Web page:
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  • A number of medications have been developed and approved to help those with alcohol dependence or addiction stop drinking, manage their withdrawal symptoms, and maintain their new lifestyle.

    Medication-Assisted Treatment (MAT) 

    There is no alcohol pill that on its own can cure alcohol withdrawal symptoms or alcohol use disorder

    Instead, medication-assisted treatment (MAT) uses pharmacotherapy in combination with proven substance use disorder treatments like counseling, behavioral therapies, mental health treatment, and peer support programs.

    In the case of alcohol use disorder, there are a number of FDA-approved medications available to discourage drinking, improve brain function, reduce the rewarding effects of drinking, and treat the various mild or severe symptoms of alcohol withdrawal. 

    Acamprosate (Campral)

    Long-term alcohol abuse damages neurotransmitter balance in the human brain, especially in regards to gamma-aminobutyric acid (GABA) and glutamate. This imbalance contributes to alcohol withdrawal syndrome and can impact one’s mindset, mood, and sleep.

    Acamprosate, taken after acute alcohol withdrawal symptoms have faded, helps correct this imbalance so individuals feel more in control and more like themselves during recovery.

    Acamprosate can be used long-term, but should be used cautiously when an individual has kidney damage. It may cause side effects including cramps, diarrhea, flatulence, headaches, insomnia, and impotence. 

    Naltrexone (Vivitrol, Revia)

    Naltrexone works as an opioid antagonist, blocking opioid receptors in the brain to prevent feelings of euphoria. These receptors are part of the brain’s reward circuit, which reinforces pleasurable habits.

    Naltrexone takes some of the desire or urgency out of the act of drinking, which can help participants prevent relapse and keep relapses minor if they do happen.

    Naltrexone doesn’t react with alcohol but should not be taken with opioid drugs. It’s available in pills or as an injection, and can be taken long-term.

    Naltrexone should be used with caution by those with liver disease, and may cause liver damage in large doses.

    Disulfiram (Antabuse)

    Unlike other medications, disulfiram has no effect on those who take it until an individual chooses to begin drinking once again.

    By inhibiting the body’s production of the enzyme aldehyde dehydrogenase, disulfiram makes those who take it intolerant to alcohol.

    If any alcohol consumption occurs while on disulfiram, the person will likely experience anxiety, headache, flushing, sweating, nausea, and vomiting in as little as ten minutes.

    This non-life-threatening but uncomfortable reaction can help discourage drinking or cause those who take it to develop a lasting aversion to alcohol.

    Disulfiram is long-acting, non-addictive, and can be taken at any point as long as an individual has abstained from alcohol for at least 24 hours. 


    Primarily used as a treatment for anxiety disorders, benzodiazepines may also be prescribed to help manage serious alcohol withdrawal symptoms, including seizures.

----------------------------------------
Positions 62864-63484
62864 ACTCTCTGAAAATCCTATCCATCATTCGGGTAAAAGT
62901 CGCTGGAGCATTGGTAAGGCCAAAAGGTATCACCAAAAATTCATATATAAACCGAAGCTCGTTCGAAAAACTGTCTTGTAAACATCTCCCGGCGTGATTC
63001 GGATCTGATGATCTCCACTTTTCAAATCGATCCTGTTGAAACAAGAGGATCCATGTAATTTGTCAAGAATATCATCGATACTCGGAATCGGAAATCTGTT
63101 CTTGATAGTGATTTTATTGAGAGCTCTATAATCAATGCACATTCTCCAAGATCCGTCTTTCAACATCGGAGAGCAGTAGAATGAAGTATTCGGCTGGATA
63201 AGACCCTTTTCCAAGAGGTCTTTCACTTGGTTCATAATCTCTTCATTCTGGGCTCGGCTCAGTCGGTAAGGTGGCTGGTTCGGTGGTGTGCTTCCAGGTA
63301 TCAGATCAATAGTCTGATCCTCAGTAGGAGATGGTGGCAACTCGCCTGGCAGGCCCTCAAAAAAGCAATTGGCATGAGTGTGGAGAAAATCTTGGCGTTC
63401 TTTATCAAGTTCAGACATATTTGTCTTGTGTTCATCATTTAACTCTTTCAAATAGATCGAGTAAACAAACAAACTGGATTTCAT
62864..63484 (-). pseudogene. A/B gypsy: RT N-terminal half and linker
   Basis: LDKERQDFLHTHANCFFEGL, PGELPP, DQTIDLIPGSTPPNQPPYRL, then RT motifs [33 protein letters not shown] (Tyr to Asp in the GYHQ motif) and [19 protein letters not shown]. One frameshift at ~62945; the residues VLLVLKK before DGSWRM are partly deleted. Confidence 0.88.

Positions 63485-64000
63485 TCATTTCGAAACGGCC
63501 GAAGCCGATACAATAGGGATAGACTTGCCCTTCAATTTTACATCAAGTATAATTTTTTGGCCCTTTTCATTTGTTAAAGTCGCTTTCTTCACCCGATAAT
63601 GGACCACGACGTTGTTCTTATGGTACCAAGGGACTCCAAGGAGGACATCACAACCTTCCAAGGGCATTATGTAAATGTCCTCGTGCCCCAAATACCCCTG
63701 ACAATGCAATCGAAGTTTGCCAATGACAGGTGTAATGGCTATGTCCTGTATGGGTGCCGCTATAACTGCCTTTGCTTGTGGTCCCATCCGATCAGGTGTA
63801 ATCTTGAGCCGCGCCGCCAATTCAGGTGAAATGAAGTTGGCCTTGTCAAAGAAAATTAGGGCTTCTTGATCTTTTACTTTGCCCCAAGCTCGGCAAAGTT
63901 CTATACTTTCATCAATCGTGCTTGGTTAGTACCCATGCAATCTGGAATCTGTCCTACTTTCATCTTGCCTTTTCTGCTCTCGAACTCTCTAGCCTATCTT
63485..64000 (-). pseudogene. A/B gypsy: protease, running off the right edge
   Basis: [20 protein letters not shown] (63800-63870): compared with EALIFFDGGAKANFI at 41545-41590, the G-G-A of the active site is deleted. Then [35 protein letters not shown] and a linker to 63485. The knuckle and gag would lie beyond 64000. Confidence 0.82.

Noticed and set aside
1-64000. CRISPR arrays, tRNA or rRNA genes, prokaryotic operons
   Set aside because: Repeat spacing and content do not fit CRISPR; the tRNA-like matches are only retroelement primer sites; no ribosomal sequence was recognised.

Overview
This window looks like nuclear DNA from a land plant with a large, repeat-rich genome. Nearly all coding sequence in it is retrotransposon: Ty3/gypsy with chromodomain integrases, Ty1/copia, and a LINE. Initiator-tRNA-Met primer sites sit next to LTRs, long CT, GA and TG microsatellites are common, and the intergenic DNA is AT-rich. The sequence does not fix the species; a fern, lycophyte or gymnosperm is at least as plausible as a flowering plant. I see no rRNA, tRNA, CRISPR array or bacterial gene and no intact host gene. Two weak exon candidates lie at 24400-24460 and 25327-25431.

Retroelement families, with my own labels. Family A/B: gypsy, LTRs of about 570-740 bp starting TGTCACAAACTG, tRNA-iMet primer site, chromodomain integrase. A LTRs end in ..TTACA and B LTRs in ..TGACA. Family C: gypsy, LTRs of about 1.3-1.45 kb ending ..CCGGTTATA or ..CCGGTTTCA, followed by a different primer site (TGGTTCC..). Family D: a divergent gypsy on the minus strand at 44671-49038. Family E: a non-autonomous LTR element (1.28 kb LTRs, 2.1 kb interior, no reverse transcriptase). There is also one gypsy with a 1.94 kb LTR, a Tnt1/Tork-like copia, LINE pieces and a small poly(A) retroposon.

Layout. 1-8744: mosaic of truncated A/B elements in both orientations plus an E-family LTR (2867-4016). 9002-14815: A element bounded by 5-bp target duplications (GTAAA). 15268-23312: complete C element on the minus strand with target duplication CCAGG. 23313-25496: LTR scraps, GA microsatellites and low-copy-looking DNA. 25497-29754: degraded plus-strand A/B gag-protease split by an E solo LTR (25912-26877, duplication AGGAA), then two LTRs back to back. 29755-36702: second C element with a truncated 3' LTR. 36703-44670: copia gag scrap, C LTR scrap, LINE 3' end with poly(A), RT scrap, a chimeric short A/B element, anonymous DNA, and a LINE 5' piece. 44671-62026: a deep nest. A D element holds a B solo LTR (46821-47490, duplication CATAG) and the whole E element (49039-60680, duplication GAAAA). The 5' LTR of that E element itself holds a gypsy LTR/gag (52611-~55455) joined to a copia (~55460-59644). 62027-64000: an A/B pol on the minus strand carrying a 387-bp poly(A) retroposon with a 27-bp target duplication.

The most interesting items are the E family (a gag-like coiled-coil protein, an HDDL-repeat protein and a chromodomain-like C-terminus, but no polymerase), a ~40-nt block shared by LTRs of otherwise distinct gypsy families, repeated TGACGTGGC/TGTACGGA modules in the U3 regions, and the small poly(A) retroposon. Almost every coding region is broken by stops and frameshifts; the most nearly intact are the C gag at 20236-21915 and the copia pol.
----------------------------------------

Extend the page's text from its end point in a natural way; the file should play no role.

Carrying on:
Common benzodiazepines used for alcohol withdrawal include:

    Unfortunately, benzodiazepines are habit forming and should only be used as a short-term treatment option. 

    They are also central nervous system depressants, like alcohol, and will reduce heart rate, breathing, and blood pressure when used. This can increase the risk of overdose and death if an individual relapses while the medication is still active in their body.

    Common side effects of benzodiazepines include disorientation, dizziness, weakness, and sedation. Dosage varies depending on the specific benzodiazepine prescribed.

    Other Medications For Alcohol Withdrawal

    A variety of other medications may be prescribed for the treatment of alcohol withdrawal symptoms, including:

    • barbiturates: powerful anti-anxiety medications used to treat alcohol withdrawal seizures, especially in emergency settings
    • anticonvulsants (gabapentin, carbamazepine): sometimes used to manage mild symptoms
    • antipsychotics: used to treat co-occurring disorders such as schizophrenia
    • hypertension medications (clonidine): used to reduce symptoms of physical or mental overactivity
    • beta blockers: used to reduce symptoms of physical or mental overactivity
    • muscle relaxants (baclofen): used to treat muscle spasms and cramps

    Alcohol Detox & Recovery Services

    If you struggle with problematic drinking, it’s important that you carefully consider participating in a professional inpatient or outpatient addiction treatment program, which may include detoxification support

    This way, you can face the symptoms of alcohol withdrawal with the help of professional clinicians and healthcare professionals before transitioning into therapeutic programs designed to give you the tools you need to maintain your sobriety long-term.

    To learn more, please contact Ark Behavioral Health today.

    Written by Ark Behavioral Health Editorial Team
    ©2023 Ark National Holdings, LLC. | All Rights Reserved.
    This page does not provide medical advice.

    Biomed Research International - Use of Pharmacotherapies in the Treatment of Alcohol Use Disorders and Opioid Dependence in Primary Care
    Journal of Clinical & Diagnostic Research - Alcohol Withdrawal Syndrome: Benzodiazepines and Beyond
    Substance Abuse and Mental Health Services Administration (SAMHSA) - MAT Medications, Counseling, and Related Conditions

    Medically Reviewed by
    Manish Mishra, MBBS
    on June 25, 2021
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